How do you say "Linsanity" in Chinese? Lin Shuhao feng.
And how do you quantify it? Jeremy Lin has more than a million followers so far on the Chinese version of Twitter.
The legend of Lin, the Asian-American point guard for the New York Knicks whose success story draws comparisons to a fairy tale, continues to grow. On Tuesday night, he scored 27 points, including the winning shot, in the Knicks' victory over the Toronto Raptors.
Lin has been a sensation in the U.S., but he has also become a point of pride in China. Although Lin was born in America, many Chinese basketball fans are now claiming him as their own.
'His Ancestry Is Chinese'
At a gym in Shanghai this week, basketball players say they've been awed by Lin's performance in the past week and a half.
Wang Qi plays at the court regularly. He says that when Lin scored 38 points against Kobe Bryant and the Los Angeles Lakers last Friday, he became a believer.
"I never imagined he could score so many points in a game against the Lakers," says Wang, who works for a local university. "He is China's pride."
It's a cold, rainy night at the court, a four-story walk-up with graffiti-scrawled walls and open windows. Wang is playing half-court in a burgundy sweater and jeans.
During a break between games, Wang says he doesn't see Lin as American.
"What country is he from? He's Chinese," Wang says. "His ancestry is Chinese."
Actually, Lin grew up in California and attended Harvard. Even Lin's parents aren't from mainland China, but from the island of Taiwan, a de facto independent country that China claims as its own.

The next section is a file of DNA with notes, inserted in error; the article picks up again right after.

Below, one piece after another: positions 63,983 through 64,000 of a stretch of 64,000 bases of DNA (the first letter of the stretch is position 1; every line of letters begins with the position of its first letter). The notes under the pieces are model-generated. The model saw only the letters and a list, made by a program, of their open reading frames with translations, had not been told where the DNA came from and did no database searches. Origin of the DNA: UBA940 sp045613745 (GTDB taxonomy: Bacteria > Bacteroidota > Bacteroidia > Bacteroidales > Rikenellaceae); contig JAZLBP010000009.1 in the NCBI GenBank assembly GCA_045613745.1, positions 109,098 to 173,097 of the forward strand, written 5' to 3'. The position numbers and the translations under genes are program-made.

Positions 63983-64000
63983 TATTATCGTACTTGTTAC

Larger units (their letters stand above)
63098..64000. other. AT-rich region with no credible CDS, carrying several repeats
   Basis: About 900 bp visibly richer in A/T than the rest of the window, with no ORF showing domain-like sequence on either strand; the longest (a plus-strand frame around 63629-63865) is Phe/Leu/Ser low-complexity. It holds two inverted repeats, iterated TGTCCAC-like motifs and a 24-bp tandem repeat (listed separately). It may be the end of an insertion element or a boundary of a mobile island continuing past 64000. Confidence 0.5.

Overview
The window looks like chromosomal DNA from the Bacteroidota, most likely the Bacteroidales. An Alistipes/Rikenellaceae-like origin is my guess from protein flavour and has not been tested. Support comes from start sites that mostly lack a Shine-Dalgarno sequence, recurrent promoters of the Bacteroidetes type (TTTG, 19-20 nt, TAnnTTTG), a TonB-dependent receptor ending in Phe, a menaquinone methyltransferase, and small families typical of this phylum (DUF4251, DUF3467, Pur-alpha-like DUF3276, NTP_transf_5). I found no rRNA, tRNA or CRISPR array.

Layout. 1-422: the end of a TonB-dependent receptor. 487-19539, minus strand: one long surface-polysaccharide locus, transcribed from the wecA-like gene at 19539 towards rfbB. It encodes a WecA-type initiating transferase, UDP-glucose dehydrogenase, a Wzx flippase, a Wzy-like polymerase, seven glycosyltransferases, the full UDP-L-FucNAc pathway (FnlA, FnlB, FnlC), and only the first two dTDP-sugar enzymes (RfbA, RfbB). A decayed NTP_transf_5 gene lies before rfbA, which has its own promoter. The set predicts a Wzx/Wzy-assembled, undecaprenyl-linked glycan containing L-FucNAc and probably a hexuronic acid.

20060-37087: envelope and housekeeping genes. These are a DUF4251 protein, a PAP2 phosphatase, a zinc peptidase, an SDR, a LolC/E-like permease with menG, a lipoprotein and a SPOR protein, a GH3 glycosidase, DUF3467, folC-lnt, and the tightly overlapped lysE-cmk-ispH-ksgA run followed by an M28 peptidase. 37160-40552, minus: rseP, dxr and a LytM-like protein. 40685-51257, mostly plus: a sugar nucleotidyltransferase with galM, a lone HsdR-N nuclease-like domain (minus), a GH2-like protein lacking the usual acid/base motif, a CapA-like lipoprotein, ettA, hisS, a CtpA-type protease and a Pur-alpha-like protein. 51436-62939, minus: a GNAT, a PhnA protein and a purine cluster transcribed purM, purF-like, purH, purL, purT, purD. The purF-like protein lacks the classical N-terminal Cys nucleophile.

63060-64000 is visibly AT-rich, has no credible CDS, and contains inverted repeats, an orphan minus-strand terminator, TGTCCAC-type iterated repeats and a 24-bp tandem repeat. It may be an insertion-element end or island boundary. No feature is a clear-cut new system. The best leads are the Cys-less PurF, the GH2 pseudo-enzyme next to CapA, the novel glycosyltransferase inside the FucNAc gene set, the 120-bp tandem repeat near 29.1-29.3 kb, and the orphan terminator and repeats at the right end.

But Wang won't budge on his adopted basketball star.
"Although he was born in the U.S., he doesn't represent America," Wang says. "He represents the Chinese. His skin is the skin of the yellow people."
The reference to skin color is offensive in English, but Chinese say it in Mandarin all the time.
Yang Yi, deputy chief editor of China's most popular sports newspaper, Titan Sports, says his sports blog is loaded with comments from basketball fans who see themselves in Lin.
"They only see Lin's face, a Chinese face, and Lin Shuhao, a Chinese name, so they use this very Chinese way of thinking," Yang says. "They think: 'Why can't Lin play for the Chinese national basketball team? If he could play for China, how great would that be?' "
Comparisons To Yao Ming
Not everyone in China is consumed by the Knicks' new star. Back at the Shanghai basketball court, Li Mengyun is shooting baskets with his left hand while talking on a cellphone with his right.
When asked about Jeremy Lin, Wang replies, "I've heard of him, but I'm not very clear. Ever since Yao Ming retired, I haven't been paying as much attention to the NBA."
Yao Ming is a huge star in China, as well as the country's most successful NBA player. He retired last summer from the Houston Rockets after a series of injuries. China's millions of hard-core basketball fans were heartbroken.
Li, who sells iPhones for a living, says Yao is irreplaceable.
"Yao is very, very famous, you know. I think no Chinese player can play as well as him," Li says.
But Yang, the sports editor, says Lin could have more appeal over time. Until now, Chinese players in the NBA have been 7-foot-plus centers like Yao and Wang Zhizhi, who played for the Dallas Mavericks and the Miami Heat.
Lin is a 6-foot-3-inch, 200-pound guard — much easier for most Chinese players to relate to.
"Yao Ming and Wang Zhizhi were excellent players, but fans can hardly learn their styles, because without Yao's stature, you can't learn his way of playing," says Yang. "But Lin is someone everybody can imitate."
Yang says Jeremy Lin has tremendous marketing potential in China. The NBA is working to add Knicks games to Chinese TV and websites. And Lin's No. 17 jersey has already sold out on China's e-commerce giant, Taobao.
Copyright 2012 National Public Radio. To see more, visit http://www.npr.org/.